Of course, the best part of the movie comes when Silva shows up at the farm and Bond gets to briefly use the Astin Martin before it is utterly destroyed. Sort of a middle finger send off to the car that was associated so long with Bond. From there the movie ends sort of like the movie "Pineapple Express" with a blown out Barn/Farm showdown and the inevitable setup for the next Bond movies.
What is puzzling about the double agent villain of Silva is the question of how exactly did he go from being a Super Spy to arguably the best computer programmer/hacker in the entire world? A hacker capable of hacking entire governments at will. Those two worlds rarely intersect and are two very disparate skill sets. Even in old school Bond, a nuclear tech comes into disarm the Bomb in Fort Knox in "Goldfinger," swatting away Bond's wrong guess at which wires to pull.
Overall, there really wasn't much Bond in this Bond movie. This is further complicated with an absentee villain that doesn't really live up to the hype; a pale, and more flamboyant version of Bardem's hitman from "No Country for Old Men." The plot was stale and boring. The chases by the book and boring. And a Bond who, for the most part, doesn't really feel like he even wants to be doing anything, let alone super spy work. There isn't even a Bond girl per ce in this movie. Bond is too blaise to even to be bothered to womanize anymore.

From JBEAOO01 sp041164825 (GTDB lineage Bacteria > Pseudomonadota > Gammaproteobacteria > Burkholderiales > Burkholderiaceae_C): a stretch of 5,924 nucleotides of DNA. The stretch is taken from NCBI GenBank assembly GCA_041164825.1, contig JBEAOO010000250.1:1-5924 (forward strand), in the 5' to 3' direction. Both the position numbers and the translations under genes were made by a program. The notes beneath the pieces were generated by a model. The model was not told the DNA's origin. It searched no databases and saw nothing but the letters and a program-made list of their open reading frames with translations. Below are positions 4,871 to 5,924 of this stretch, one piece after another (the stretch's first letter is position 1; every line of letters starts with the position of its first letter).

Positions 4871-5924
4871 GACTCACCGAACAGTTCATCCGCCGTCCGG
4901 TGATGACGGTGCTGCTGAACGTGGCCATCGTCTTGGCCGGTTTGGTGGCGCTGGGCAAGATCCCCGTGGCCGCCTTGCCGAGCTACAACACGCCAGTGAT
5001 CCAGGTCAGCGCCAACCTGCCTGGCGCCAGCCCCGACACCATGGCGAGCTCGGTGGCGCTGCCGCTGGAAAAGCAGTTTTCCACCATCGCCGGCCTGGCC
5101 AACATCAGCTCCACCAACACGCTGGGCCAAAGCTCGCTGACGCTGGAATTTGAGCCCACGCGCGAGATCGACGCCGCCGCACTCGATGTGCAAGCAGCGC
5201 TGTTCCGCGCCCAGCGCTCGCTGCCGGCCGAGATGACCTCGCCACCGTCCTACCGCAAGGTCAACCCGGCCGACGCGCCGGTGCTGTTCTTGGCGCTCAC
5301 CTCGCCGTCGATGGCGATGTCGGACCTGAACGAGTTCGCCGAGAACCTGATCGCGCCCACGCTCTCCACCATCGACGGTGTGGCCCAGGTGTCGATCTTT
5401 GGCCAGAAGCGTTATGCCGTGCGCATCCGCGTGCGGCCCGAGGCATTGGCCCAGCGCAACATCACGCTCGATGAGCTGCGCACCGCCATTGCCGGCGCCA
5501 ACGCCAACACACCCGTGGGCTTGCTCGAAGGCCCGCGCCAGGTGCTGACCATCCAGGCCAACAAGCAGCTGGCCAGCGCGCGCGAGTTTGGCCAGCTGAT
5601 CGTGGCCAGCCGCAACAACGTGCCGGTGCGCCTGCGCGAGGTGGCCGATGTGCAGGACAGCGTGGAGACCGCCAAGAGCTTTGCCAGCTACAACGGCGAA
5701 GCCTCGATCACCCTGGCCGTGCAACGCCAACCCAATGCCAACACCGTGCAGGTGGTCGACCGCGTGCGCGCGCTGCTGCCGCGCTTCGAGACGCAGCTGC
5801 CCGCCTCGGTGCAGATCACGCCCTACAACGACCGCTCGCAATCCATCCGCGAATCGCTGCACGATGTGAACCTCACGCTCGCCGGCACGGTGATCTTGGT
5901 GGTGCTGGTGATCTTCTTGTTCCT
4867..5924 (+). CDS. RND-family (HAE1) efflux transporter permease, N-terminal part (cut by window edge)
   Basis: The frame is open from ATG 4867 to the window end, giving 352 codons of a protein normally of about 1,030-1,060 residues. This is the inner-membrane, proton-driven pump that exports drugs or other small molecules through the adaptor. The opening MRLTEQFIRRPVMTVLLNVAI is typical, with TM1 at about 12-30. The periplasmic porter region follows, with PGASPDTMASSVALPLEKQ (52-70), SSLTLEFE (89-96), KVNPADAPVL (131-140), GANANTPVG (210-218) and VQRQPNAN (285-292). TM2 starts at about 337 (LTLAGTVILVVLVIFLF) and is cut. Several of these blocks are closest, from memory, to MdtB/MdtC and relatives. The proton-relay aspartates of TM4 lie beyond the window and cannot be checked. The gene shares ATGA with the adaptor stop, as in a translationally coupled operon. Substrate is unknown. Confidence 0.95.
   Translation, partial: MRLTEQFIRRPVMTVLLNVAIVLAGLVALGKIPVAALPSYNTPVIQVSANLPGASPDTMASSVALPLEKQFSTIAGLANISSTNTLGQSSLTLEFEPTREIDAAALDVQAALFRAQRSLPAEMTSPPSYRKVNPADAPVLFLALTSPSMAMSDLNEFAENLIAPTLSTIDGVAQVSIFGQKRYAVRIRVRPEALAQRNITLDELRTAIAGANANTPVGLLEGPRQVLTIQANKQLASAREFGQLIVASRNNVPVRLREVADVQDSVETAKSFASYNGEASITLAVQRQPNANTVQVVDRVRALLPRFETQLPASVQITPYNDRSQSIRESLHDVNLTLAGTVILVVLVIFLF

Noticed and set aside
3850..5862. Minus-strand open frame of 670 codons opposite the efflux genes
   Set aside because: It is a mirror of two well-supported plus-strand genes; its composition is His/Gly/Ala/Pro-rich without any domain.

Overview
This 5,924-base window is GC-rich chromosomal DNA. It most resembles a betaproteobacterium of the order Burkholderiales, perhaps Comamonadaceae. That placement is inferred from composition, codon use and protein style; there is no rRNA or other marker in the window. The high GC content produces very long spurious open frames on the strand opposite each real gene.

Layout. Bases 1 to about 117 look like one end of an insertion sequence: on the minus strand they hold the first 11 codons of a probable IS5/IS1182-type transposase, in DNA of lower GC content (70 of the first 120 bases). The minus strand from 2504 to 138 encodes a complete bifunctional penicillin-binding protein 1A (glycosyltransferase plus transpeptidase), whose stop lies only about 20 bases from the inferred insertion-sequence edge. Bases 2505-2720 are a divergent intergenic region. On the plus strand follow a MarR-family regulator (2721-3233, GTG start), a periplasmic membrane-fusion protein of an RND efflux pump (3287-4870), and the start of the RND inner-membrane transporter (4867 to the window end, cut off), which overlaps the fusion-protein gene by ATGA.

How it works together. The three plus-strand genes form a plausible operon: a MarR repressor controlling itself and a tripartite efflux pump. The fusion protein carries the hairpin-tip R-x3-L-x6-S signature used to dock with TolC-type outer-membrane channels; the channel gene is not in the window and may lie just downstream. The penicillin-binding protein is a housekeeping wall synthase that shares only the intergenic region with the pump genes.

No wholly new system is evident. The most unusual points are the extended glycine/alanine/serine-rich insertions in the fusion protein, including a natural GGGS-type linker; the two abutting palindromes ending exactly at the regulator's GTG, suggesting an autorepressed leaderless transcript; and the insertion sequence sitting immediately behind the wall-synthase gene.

It's hard to tell where the producers are taking the series anymore, or exactly WHERE the series can go from here. But the appetite for Bond films has only grown since "Casino Royale." If the producers would be inclined to bring back "old school" Bond, it would probably resemble last year's "Ghost Protocol." If you can remember, "Ghost Proctocol" was, for all intents and purposes, very much how old school Bond was; lots of cool gadgets and action. Even the villain resembled Bond's arch-nemesis Blofeld at the end of Protocol, even donning a white suit while carrying a briefcase of nuclear launch codes to start a war between Russia and the USA.
If you've seen the trailer for "Skyfall," you really have seen most of the movie's "best" parts. The only redeeming factor in "Skyfall" is Roger Deakins wonderful Cinematography using the Arri Alexa camera. The night scenes are incredibly well shot and a testament of how good digital cinema has become just in the past five years. In the end it is amusing to see a Bond movie borrow from "Burn Notice," yet not even be remotely as entertaining as "Burn Notice" is on a weekly basis. Bond, unlike "Burn Notice" doesn't cost $10 bucks for a ticket.
As of date, "Skyfall" has grossed over a Billion dollars at the box office, and is arguably the most successful Bond movie ever, so there's a demand for Bond. But with this Bond movie the titular character is going through an identity crisis. Hopefully by the next Bond outing the producers will have decided on how best to fully balance Bond in the much scarier reality of the 21st century with the fictional reality of the Bond universe.